Goose Bumps is the debut album from Connecticut’s Boyscott. It features a lo-fi aesthetic that’s smooth and laid back. The band makes use of clean tones with plenty of reverb for both the guitars and the vocals, where the latter is drenched in a ghostly veneer. It evokes the feeling of carefree bliss, where you can just jam with your friends and shoot the shit, while still managing to pluck one’s heartstrings on gloomier topics as it needs to.
Boyscott takes us on a trip to the woods to freshen up and forget our worries for a moment, and I’m sure everyone of us is in need of a much needed break from all the chaos. Production is well-defined and consistent throughout the album. I would greatly recommend listening to this in order, as there’s a subtle narrative and tonal shift that can be experienced by doing so.
The first few tracks are warm and cozy. “Blonde Blood” has an endearing melody and charming surf guitar riffs that can easily get stuck in one’s head. “Nova Scotia 500” has a rhythm that can get you off your feet with sweeping guitar chords and flowing breakdowns. While the bright and sunny vocals of “Marco Polo” makes you want to jump into the water. “Sinking Down” is a refreshing instrumental that soaks you in with lovely guitar lines and flourishing oohs and ahhs. It captures the feeling of floating in the sea with its cool and vibrant harmonies.
By the midpoint of the album, the sunshine slowly fades and is slowly draped with layers of clouds. The songs shift into a dreary mood, while still maintaining the soft and welcoming soundscape. “RIP Sophie Moore” is somber and gloomy, with a luminous undertone. A song that both mourns a friend’s passing while celebrating the good times shared together. In “Lake House” there’s a heavy feeling of wistfulness that suggests a longing to get back to more carefree times: “In the lake we can take our clothes off everyday.” Excellent vocal harmonies sell the feeling of nostalgia very well.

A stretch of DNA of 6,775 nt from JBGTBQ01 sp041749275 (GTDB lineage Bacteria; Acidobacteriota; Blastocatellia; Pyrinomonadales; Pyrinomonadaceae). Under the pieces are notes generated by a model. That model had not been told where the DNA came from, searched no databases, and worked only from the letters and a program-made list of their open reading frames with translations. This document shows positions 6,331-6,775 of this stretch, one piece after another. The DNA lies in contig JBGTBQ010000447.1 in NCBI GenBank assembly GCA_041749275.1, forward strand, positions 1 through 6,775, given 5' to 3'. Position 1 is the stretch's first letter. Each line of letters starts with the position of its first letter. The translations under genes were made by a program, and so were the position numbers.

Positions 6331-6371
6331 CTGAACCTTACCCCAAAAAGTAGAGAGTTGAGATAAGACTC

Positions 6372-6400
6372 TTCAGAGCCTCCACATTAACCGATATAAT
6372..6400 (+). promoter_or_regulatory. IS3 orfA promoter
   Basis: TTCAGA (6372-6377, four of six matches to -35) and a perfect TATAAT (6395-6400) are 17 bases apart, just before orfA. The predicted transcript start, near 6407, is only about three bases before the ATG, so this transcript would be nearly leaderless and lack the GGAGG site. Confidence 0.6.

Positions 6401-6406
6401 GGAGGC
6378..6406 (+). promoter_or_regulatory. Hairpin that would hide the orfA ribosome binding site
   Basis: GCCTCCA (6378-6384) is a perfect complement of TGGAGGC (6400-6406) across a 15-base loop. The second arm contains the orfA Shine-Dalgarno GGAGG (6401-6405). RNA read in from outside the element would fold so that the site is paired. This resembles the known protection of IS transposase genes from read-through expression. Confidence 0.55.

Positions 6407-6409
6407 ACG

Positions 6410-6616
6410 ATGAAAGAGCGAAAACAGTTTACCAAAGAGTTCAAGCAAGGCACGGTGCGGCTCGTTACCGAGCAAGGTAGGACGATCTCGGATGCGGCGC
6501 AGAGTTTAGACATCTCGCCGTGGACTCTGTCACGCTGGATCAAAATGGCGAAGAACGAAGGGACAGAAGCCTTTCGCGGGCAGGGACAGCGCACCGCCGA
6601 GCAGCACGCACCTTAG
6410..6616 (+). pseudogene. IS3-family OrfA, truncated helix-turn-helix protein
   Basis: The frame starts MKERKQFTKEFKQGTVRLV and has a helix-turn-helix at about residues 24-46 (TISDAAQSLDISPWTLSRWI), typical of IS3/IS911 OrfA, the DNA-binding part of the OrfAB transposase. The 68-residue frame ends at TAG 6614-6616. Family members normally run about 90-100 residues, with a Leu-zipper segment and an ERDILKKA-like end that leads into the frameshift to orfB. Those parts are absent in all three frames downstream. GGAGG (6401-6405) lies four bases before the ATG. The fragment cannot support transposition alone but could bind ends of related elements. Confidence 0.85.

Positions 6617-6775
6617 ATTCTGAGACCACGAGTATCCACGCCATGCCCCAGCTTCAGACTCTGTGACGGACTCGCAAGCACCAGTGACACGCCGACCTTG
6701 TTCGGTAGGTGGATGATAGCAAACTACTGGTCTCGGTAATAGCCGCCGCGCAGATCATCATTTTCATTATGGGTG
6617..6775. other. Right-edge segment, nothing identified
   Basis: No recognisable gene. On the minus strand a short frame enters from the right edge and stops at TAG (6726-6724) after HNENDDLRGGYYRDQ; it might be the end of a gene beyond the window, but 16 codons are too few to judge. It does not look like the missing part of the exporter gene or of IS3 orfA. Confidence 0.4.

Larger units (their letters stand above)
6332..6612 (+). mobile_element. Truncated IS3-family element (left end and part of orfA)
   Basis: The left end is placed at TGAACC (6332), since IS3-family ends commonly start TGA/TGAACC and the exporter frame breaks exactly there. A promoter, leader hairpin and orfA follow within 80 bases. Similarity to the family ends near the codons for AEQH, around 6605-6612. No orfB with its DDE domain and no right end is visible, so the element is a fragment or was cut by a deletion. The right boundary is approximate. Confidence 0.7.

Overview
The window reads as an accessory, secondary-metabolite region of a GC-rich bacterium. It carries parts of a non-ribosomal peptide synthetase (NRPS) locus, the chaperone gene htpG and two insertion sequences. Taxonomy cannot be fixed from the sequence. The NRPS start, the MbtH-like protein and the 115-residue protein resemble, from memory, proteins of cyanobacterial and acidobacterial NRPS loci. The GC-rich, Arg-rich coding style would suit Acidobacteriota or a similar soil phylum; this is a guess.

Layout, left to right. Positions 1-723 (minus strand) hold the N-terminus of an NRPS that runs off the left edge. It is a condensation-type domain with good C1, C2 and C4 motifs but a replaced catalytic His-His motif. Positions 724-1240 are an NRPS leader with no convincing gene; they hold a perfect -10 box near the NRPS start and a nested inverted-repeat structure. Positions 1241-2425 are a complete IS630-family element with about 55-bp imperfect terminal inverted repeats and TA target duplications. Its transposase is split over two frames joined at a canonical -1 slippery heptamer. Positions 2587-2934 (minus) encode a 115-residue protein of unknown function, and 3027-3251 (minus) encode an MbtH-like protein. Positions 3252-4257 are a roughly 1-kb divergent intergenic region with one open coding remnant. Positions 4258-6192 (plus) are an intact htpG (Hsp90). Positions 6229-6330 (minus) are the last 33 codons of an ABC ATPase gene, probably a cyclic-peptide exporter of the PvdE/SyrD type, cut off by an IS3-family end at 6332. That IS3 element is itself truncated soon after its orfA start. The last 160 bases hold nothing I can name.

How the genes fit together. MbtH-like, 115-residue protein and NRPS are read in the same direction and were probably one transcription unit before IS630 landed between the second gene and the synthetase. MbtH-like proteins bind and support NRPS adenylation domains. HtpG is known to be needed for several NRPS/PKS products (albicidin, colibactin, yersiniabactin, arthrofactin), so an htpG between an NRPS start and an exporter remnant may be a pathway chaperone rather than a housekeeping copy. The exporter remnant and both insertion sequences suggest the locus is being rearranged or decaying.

The album closes with “Sleepaway” which is at odds with opener “Sleepwalk”. Comparing both tracks shows a development of the warm and cold moods that Boyscott plays around with. It’s a neat conclusion that tightly wraps up this album and shows the amount of thought and dedication that was poured into this fantastic first offering.
“Goose Bumps” is a care package in musical form. Boyscott is a band that deserves more attention, and is one that I’ll be looking out for. I highly recommend everyone to check this out.